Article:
A decorated Australian special forces commando has been killed in action in southern Afghanistan, becoming the nation's 40th casualty in the protracted conflict.
Chief of Defence David Hurley said Sunday the soldier died from small arms fire during an operation to disrupt an insurgent network.
Another special forces soldier was shot and seriously wounded and an airman injured in Saturday's incident.
"Members of the patrol provided immediate first aid to the casualties," General Hurley told reporters in Canberra.
"Sadly, despite their efforts, they could not save one of their mates."
The special forces soldier who died, who has not been named, was on his fifth tour of Afghanistan and had previously served in Iraq and East Timor.
"He was the man to watch, never happier than when the situation demanded decisive action and courage," Hurley said.
The two others wounded in the attack are recovering in Afghanistan, with the soldier who was shot able to contact his family.
"As with each of these incidents, I will also appoint an inquiry officer to fully examine the circumstances surrounding this event," Hurley said.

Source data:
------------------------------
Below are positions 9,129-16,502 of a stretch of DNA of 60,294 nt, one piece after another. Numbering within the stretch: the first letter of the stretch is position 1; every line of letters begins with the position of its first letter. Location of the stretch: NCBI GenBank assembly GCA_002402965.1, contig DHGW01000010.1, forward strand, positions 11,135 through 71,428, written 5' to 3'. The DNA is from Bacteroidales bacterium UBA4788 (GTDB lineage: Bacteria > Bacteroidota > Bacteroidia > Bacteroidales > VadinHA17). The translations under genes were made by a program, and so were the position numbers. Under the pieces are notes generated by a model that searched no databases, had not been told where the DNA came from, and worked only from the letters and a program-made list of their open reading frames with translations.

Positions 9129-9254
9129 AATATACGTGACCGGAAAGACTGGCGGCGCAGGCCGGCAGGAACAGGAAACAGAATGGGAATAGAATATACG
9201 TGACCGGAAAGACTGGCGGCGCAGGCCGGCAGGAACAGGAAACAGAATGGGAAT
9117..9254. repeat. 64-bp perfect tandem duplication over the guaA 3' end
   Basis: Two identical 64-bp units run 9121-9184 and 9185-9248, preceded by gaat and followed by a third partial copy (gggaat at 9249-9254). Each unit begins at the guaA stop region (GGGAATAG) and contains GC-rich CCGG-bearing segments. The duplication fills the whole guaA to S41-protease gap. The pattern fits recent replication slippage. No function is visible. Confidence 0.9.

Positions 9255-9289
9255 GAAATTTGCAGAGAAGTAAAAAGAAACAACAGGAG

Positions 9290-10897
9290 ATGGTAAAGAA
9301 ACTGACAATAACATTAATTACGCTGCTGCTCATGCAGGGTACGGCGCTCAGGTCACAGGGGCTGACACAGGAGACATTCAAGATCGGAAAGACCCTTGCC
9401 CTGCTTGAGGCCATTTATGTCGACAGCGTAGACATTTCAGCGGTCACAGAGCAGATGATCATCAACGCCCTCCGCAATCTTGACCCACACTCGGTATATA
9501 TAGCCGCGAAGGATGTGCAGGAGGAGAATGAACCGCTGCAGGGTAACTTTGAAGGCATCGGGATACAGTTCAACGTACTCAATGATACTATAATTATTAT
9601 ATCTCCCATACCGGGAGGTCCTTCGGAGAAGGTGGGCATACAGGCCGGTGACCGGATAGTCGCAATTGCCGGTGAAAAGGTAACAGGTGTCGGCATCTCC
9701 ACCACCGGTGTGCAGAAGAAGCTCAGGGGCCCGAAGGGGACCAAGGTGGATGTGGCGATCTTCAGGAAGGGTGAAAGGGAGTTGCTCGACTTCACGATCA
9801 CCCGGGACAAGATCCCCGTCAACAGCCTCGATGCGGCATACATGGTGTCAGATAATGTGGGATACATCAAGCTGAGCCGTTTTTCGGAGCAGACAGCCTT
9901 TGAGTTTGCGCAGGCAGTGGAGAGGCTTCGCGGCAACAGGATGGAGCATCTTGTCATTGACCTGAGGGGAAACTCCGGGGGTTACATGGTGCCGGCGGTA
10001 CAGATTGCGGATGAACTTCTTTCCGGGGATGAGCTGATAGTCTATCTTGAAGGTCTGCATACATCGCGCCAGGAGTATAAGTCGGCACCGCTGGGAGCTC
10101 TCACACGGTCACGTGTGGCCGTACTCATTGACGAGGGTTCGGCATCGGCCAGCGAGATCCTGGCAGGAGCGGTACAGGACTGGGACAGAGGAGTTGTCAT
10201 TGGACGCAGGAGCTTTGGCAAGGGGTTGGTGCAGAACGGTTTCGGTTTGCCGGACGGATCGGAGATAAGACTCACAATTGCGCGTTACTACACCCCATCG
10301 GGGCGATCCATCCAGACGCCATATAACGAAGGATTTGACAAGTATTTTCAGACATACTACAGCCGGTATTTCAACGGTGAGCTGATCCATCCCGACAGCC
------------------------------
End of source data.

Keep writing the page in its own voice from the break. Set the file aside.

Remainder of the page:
The death comes as Australia is preparing to wind down operations in Afghanistan where its main base in Tarin Kot, Uruzgan province, is expected to close by the end of the year.
Prime Minister Julia Gillard, who on Saturday had attended the opening of a memorial for those lost in Afghanistan in Queensland, said every death "hits the nation hard".
"Our last loss was in October last year and I think many have probably lulled themselves into a false sense of security that we would see no more losses in Afghanistan," she told reporters in Canberra.
"...for many, this will be a very painful reminder that the risk is not over, the danger isn't gone."
Australia still has some 1,550 troops in Afghanistan but plans to pull about 1,000 out at the end of this year.
Gillard said despite this drawdown, there would still be "more work to do in Afghanistan, and so we will see that mission through".
The prime minister said Australia would continue to provide assistance and training to Afghan local forces beyond 2013 and she has left open the possibility of a continuing role for Special Forces beyond the end of their current mission in 2014.
General Hurley said the latest death was a reminder the war was not yet over.
"There's still a lot of work to be done," he said.
Australia, a close ally of the United States began its Afghan deployment in late 2001.